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Given two points $z_1,z_2$ such that $ \lvert z_i\rvert<1$, show that for every point $z\ne 1$ in the closed triangle with vertices $z_1,z_2,1$ following holds: $$ \frac{\lvert 1-z\rvert}{1-\lvert z\rvert}\le K,$$ where $K$ is a constant that depends only on $z_1, z_2.$ Determine the smallest value of $K$ for $z_1= \frac{1+i}{2}, z_2=\frac{1-i}{2}$.

What I tried, it's to write $z=re^{i\theta}$, then $r<1$, I'll prove the result but for $\left(\dfrac{\lvert 1-z\rvert}{1-\lvert z\rvert}\right)^2$ $= \dfrac{1-2r\cos\theta+r^2}{1-2r+r^2}$, and $\theta$ is bounded by the angles of $z_i$ but I can't see, what I can do now.

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Hint: It's better to write $z = 1 - r e^{i\theta}$. Then $|1 - z| = r$, while $|z|$ can be obtained using the Law of Cosines.

EDIT. Well, I might as well summarize the whole thing now. Use polar coordinates centred on $1$ rather than $0$, so $z = 1 - r e^{i\theta}$. The two points $z_1$ and $z_2$, and therefore also the triangle, are contained inside some sector $-\pi/2 < -\theta_1 \le \theta \le \theta_1 < \pi/2$, and also inside some smaller circle $r = 2 p \cos \theta$ of radius $p < 1$ with centre on the real axis and passing through $1$, as in the picture below:

enter image description here

For all $z\ne 1$ in the shaded region, and in particular for points in the triangle, $$ \frac{|1-z|}{1-|z|} = \frac{r}{1-\sqrt{1 + r^2 - 2 r \cos \theta}} = \frac{1}{2 \cos \theta - r} \left(1 + \sqrt{1+r^2 - 2 r \cos \theta}\right) $$

Now $2 \cos \theta - r = (2 - 2p) \cos \theta + 2 p \cos \theta - r \ge (2 - 2 p) \cos \theta_1 > 0$, while $1 + \sqrt{1 + r^2 - 2 r \cos \theta} = 1 + |z| \le 2$, so we get $$ \frac{|1-z|}{1-|z|} \le \frac{1}{(1-p) \cos \theta_1}$$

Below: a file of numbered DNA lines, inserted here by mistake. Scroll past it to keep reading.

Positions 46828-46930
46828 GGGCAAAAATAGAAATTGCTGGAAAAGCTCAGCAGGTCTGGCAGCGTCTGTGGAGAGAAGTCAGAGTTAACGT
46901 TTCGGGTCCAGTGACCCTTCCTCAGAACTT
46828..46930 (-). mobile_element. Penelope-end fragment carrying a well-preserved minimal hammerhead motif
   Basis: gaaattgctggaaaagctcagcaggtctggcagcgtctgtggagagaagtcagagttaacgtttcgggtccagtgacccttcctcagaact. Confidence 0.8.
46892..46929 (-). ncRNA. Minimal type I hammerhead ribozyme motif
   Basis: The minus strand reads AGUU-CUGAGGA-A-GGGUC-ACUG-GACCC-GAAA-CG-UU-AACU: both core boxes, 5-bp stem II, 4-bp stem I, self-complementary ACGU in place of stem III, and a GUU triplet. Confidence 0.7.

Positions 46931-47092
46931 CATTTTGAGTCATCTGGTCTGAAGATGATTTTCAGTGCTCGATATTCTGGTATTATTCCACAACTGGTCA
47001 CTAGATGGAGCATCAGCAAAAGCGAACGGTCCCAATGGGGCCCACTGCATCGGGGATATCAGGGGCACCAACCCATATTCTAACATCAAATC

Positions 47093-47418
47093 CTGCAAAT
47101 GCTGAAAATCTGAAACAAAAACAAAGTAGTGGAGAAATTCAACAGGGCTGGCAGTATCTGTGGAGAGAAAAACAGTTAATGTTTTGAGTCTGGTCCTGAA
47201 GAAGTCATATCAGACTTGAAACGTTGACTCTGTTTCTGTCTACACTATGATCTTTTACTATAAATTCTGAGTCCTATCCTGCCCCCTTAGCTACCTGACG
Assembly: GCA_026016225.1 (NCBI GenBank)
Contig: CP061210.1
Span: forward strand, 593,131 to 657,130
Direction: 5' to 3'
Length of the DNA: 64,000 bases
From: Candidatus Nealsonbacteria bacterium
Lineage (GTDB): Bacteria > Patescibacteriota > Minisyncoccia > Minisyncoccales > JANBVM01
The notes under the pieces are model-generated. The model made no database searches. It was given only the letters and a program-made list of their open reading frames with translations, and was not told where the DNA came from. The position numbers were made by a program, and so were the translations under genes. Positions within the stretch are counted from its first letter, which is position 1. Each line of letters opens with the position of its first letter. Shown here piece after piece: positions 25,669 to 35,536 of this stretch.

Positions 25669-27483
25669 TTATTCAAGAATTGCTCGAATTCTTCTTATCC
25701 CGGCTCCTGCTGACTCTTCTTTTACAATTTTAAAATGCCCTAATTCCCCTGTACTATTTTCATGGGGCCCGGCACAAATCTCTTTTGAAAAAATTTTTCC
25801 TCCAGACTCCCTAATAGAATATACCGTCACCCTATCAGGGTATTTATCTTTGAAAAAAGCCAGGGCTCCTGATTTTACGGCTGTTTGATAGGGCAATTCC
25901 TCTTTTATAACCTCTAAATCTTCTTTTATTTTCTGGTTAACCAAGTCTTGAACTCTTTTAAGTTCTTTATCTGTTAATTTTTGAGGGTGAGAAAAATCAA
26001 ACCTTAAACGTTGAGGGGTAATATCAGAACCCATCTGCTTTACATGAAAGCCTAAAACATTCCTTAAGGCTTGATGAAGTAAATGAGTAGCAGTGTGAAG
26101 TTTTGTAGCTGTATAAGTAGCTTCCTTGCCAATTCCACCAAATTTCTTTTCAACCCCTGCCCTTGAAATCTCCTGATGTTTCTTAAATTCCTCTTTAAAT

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I don't know How I can bound $\theta$ , specially in the case $z= 1-re^{i\theta}$ sorry for being so stupid!! –  Daniel Sep 3 '12 at 0:01
There will be two values of $\theta$ for the two points $z_1, z_2$, and $\theta$ will be between those for every point of the triangle. –  Robert Israel Sep 3 '12 at 0:13
Yes, but this is true when I take $z=re^{i\theta}$ in your change of variables, I don't know how to bound $\theta$ (the relation between $r_1e^{i\theta_1} \to 1-r_2e^{i\theta_2}$ it's not trivial –  Daniel Sep 3 '12 at 4:01
Don't take $z = r e^{i\theta}$, take $z = 1 - r e^{i\theta}$. $z_1$ is some point in the open unit disk. It is $1 - r_1 e^{i\theta_1}$ for some $r_1$ and $\theta_1$ with $-\pi/2 < \theta_1 < \pi/2$. Note that $r_1 < 2 \cos(\theta_1)$ (points $z_1$ with $r_1 = 2 \cos(\theta_1)$ would be on the circle, since $-1$, $1$ and $z_1$ would form a right triangle). –  Robert Israel Sep 3 '12 at 4:50
@Daniel Another way to look at this: The line segment at angle $\theta$ connecting $(1,0)$ to the circle $|z| = 1$ has length $2\cos(\theta)$. But each of the other two vertices of the triangle isn't all the way over to the circle; it is in the interior of the disk. So there's some $\delta > 0$ such that $2\cos(\theta) - r > \delta$ at this point. Similarly, a compactness argument shows that there's a $\delta > 0$ such that $2\cos(\theta) - r > \delta$ at all points in the triangle since the whole triangle is in the interior of the disk. –  Zarrax Sep 3 '12 at 21:07
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